Serbian Americans

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Serbian Americans
Total population
( 199,080 (2012) [1])
Regions with significant populations
Languages
Religion
Serbian Orthodox
Related ethnic groups
European Americans, Serbian Canadians

Serbian Americans[a] (Serbian: Амерички Срби/Američki Srbi) are United States citizens of Serb ethnic ancestry. As of 2012, there are 199,080 American citizens of "Serbian ancestry" who identify as having Serb ancestry. However, the number may be higher, as some 328,547 people who identify as Yugoslavs living in the United States, and many Yugoslav immigrants were of Serb ethncity.[2]

The group includes Serbian Americans living in the United States for one or several generations, dual Serbian–American citizens, or any other Serbian Americans who consider themselves to be affiliated to both cultures or countries.

History[edit]

One of the first Serb immigrants to the United States was the settler George Fisher, who arrived in Philadelphia in 1815 and later fought in the Texan Revolution. In the 1830s, many Serb sailors and fishermen from Montenegro and Herzegovina immigrated to New Orleans seeking employment. Other Serbs settled in Alabama and Mississippi, as well as California, where they joined the Gold Rush.[3] Serb immigrants first came in significant numbers to the United States in the late 1800s from the Adriatic regions of Austria-Hungary and areas of the Balkans.[4] During this time, most Serb immigrants to the United States settled in mid-western industrial cities or in California, which had a climate similar to that of the Dalmatian coast.[2] Serb men often found employment in mines, and numerous Serb families moved to mining towns throughout the country.[4] In 1943, many Serbian-American miners were killed in the Smith Mine disaster in Montana.[4]

First meeting of the NACA in 1915 (Mihajlo Pupin seated first from right)

The number of Serbs who immigrated to the United States prior to World War II is difficult to determine as Serb immigrants were often variously classified by their country of origin, thus as Turks, Bulgarians, Croats, Slovenes, Montenegrins, Dalmatians, Bosnians, Herzegovinians and Austro-Hungarians.[2] In the 1910 census, there were 46,676 Serbs from Austria-Hungary, 4,321 from Serbia, and 3,724 from Montenegro.[5]

Serbian-Americans volunteered in the First Balkan War.[6] During World War I, as many as 15,000 Serbian-American volunteers returned to the Balkans to fight for the Allied cause in their homeland. Serbs in the United States who did not volunteer to fight marched for the creation of Yugoslavia, sent aid to the Balkans through the Red Cross, formed a Serbian Relief Committee, and urged notable Americans to support the Serbian cause.

Distinguished Serbian American scientist Mihajlo Pupin, a friend of US President Woodrow Wilson, led the Serbian National Defence (SND), a Serbian-American organization which collected money and attempted to influence American public opinion with regard to the Balkans.[7] During World War I, Pupin's Consulate in New York served as a center of Serbian-American diplomacy and volunteering of Serbian Americans to the Serbian front.[8] In the 1912–18 period, thousands of Serbian-American volunteers came from Alaska and California.[9]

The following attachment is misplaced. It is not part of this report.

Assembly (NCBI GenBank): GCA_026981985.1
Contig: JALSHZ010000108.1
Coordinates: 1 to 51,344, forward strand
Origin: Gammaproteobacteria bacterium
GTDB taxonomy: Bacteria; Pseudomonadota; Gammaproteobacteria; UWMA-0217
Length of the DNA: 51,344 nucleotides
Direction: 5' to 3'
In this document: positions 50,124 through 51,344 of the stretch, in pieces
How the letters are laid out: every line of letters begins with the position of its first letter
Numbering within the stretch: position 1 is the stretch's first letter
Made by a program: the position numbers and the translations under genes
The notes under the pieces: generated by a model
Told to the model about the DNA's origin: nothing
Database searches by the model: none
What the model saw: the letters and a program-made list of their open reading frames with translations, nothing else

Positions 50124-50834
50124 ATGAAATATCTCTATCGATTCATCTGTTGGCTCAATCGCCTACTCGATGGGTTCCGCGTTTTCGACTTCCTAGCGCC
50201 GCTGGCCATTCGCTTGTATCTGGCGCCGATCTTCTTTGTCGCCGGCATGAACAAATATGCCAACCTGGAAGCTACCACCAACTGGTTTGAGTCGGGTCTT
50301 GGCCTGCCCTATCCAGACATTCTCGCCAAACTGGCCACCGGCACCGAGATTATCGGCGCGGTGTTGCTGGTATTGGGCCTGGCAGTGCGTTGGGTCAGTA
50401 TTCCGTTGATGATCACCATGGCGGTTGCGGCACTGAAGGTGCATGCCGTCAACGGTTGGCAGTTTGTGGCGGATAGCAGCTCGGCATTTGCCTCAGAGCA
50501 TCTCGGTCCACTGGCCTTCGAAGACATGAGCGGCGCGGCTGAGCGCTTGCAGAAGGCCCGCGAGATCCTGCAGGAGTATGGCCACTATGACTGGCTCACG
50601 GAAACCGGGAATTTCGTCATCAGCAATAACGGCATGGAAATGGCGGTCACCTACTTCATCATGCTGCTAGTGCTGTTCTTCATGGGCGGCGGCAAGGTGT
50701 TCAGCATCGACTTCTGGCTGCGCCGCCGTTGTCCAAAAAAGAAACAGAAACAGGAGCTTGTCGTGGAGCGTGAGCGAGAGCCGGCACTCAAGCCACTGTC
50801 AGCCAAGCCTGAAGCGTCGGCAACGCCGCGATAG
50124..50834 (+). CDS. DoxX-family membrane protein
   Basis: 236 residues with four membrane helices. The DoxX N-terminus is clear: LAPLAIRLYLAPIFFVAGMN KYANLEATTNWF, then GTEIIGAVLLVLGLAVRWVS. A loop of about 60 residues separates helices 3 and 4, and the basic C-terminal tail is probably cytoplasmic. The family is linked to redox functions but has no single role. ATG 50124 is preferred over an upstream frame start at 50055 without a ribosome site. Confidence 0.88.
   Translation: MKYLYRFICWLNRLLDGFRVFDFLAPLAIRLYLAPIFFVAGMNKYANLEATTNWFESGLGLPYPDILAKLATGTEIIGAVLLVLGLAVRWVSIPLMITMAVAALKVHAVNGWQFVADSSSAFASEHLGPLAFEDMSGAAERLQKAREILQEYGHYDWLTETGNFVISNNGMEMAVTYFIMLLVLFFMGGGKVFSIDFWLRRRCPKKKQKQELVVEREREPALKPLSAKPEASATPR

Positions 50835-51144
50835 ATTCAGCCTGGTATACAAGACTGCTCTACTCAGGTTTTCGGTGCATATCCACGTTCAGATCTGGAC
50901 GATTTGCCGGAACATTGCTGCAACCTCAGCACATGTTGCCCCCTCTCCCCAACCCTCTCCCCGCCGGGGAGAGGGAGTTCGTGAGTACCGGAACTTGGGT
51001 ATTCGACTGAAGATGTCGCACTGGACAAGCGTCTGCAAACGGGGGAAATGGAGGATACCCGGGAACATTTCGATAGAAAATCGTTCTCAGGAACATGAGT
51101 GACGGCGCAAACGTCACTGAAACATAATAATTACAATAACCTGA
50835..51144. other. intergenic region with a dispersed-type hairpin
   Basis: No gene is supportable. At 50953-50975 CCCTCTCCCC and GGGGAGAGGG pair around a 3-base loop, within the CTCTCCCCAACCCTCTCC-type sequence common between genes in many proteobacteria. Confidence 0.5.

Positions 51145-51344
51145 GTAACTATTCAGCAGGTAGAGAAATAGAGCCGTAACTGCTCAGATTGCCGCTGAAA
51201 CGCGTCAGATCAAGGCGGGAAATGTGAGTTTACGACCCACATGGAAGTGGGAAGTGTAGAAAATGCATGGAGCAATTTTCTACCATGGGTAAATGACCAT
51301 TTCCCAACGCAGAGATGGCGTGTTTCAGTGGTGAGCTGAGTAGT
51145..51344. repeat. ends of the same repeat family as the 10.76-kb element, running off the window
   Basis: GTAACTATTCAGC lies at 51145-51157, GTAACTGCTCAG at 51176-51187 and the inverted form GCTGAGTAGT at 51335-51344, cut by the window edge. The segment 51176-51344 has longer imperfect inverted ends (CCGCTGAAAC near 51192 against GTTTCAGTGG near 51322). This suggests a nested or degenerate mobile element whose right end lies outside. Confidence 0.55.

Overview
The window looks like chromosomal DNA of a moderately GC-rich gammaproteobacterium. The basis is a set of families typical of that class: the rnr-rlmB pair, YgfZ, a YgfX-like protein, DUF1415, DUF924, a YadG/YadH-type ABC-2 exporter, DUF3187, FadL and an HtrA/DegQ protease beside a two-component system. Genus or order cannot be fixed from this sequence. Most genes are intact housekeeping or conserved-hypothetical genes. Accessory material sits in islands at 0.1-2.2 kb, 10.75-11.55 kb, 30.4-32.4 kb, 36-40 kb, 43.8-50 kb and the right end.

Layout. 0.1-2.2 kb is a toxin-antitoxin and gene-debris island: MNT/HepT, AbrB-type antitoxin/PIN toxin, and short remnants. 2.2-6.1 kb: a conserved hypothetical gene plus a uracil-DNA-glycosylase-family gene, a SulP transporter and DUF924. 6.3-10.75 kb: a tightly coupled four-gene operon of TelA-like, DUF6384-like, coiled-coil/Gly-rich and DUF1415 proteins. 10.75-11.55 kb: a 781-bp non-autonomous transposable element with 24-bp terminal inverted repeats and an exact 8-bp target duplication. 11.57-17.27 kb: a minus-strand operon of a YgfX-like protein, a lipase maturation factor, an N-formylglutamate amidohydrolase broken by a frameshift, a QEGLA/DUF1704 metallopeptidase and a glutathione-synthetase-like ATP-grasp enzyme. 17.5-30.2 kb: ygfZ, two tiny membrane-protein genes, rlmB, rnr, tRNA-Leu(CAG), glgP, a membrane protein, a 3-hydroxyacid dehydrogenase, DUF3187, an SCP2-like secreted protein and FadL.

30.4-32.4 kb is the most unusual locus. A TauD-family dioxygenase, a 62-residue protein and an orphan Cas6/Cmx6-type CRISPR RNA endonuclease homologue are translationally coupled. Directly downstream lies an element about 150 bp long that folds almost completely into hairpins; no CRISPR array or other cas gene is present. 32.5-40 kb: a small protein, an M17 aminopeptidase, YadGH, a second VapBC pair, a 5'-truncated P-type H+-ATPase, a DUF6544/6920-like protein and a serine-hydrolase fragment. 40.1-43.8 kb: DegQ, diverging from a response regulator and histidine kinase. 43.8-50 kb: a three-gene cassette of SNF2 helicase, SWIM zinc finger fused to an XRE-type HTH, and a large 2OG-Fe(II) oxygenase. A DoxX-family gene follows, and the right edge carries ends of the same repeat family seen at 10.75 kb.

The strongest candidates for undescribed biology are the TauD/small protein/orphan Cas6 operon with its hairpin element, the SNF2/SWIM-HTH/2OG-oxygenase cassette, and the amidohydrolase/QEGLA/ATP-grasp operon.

After World War II not many Serbs came to the United States from Yugoslavia after the country came under the authoritarian rule of Communist leader Josip Broz Tito. Journalist that escaped was Vojislav Stanimirović was one , of the more known successful attempts Nikola Kavaja [10] Only after Tito's death did the Serbian number increase in the United States, many Serbian American cultural and religious organizations have been formed in the United States. With the fall of Communism and the disintegration of Yugoslavia, Serbs in the United States have established several interest groups, the most organized of which is the Serbian Unity Congress (SUC)It has been noted that well over 500,000 Serbs from all parts of the former Yugoslavia immigrated to the United States between 1992-1999. The majority came to Chicago, bringing Chicago in line to have the biggest Serbian population outside of Serbia and Yugoslavia's Capital "Belgrade". [11]

Demographics[edit]

Number of Serbian Americans[clarification needed]
Year Number
1980[12]
100,941
1990[13]
116,975
2000[14]
140,337
2010[15]
187,739

A total of 687,980 citizens of the United States declared Serb ethnicity in 2010 (while the 2012 American Community Survey has an estimate of 700,000). It is highly likely that among the citizens who declared Yugoslavian ethnicity (328,547 in 2010; 310,682 in 2012 estimation) are additional ethnic Serbs.[2]

Major centers of Serbian settlement in the United States include Indianapolis, Chicago, New York City, Milwaukee (12,000[16]), Cleveland, Pittsburgh, and Jackson, California.[2]

Various ethnic organizations put the number of Serbian Americans at more than 1,350,000.[2]

Notable people[edit]

Fisher George.jpg
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Mihajlo Pupin.jpg
Corporal Jake Allex.jpg
Momčilo Đujić crop.jpg
Karl Malden - autographed.jpg
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Bill Ray 1977.jpg